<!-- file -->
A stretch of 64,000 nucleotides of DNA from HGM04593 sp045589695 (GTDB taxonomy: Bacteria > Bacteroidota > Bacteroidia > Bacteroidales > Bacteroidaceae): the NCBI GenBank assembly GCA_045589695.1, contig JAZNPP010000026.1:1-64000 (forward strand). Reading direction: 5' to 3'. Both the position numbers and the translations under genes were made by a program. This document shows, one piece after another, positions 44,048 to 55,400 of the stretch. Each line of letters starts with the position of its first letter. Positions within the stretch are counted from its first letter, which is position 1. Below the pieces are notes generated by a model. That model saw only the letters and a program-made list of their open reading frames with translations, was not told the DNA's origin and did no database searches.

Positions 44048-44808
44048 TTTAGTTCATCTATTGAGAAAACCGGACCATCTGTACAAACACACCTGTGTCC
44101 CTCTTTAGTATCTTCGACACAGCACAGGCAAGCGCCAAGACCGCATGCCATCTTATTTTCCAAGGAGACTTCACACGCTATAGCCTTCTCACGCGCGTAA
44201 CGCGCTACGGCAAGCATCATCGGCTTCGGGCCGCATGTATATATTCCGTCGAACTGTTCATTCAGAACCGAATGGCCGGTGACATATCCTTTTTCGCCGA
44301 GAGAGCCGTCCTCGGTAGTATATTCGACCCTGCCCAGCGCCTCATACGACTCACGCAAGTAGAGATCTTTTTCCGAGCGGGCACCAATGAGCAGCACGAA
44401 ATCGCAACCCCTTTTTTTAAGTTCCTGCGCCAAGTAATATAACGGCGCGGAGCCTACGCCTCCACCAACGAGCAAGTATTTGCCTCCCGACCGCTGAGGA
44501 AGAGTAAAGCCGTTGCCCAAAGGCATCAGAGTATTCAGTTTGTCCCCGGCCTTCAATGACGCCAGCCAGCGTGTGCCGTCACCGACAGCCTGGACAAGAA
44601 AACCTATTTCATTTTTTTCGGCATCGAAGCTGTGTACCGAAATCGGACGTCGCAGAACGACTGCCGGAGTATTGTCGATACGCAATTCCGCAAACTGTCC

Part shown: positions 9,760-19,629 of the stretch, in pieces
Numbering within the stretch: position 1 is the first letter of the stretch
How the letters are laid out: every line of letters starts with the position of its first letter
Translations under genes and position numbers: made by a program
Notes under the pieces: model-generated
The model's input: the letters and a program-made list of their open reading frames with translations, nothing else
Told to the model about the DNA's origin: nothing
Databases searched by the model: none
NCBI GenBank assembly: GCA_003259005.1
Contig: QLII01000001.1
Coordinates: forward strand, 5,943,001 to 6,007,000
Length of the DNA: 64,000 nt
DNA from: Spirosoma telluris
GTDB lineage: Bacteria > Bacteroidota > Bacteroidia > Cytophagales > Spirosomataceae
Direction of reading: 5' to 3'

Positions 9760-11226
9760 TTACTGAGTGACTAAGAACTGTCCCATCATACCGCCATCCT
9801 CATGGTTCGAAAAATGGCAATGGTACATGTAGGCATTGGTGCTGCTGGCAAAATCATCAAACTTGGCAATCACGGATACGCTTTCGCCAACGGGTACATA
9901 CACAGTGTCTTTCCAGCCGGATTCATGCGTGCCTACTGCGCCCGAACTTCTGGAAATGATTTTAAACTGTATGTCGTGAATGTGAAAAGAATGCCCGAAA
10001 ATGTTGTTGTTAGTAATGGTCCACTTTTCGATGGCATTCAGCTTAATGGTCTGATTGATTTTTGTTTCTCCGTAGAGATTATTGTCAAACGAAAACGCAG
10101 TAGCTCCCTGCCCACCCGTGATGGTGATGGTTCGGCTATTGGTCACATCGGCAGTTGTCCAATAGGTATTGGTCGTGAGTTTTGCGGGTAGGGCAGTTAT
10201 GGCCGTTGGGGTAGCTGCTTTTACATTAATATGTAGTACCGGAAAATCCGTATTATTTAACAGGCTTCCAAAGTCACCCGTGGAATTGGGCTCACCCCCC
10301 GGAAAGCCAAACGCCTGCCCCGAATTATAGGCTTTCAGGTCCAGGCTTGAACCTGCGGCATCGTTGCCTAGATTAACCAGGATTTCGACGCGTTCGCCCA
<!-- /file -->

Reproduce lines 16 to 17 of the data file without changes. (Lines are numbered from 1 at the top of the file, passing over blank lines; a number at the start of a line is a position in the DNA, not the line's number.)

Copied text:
Told to the model about the DNA's origin: nothing
Databases searched by the model: none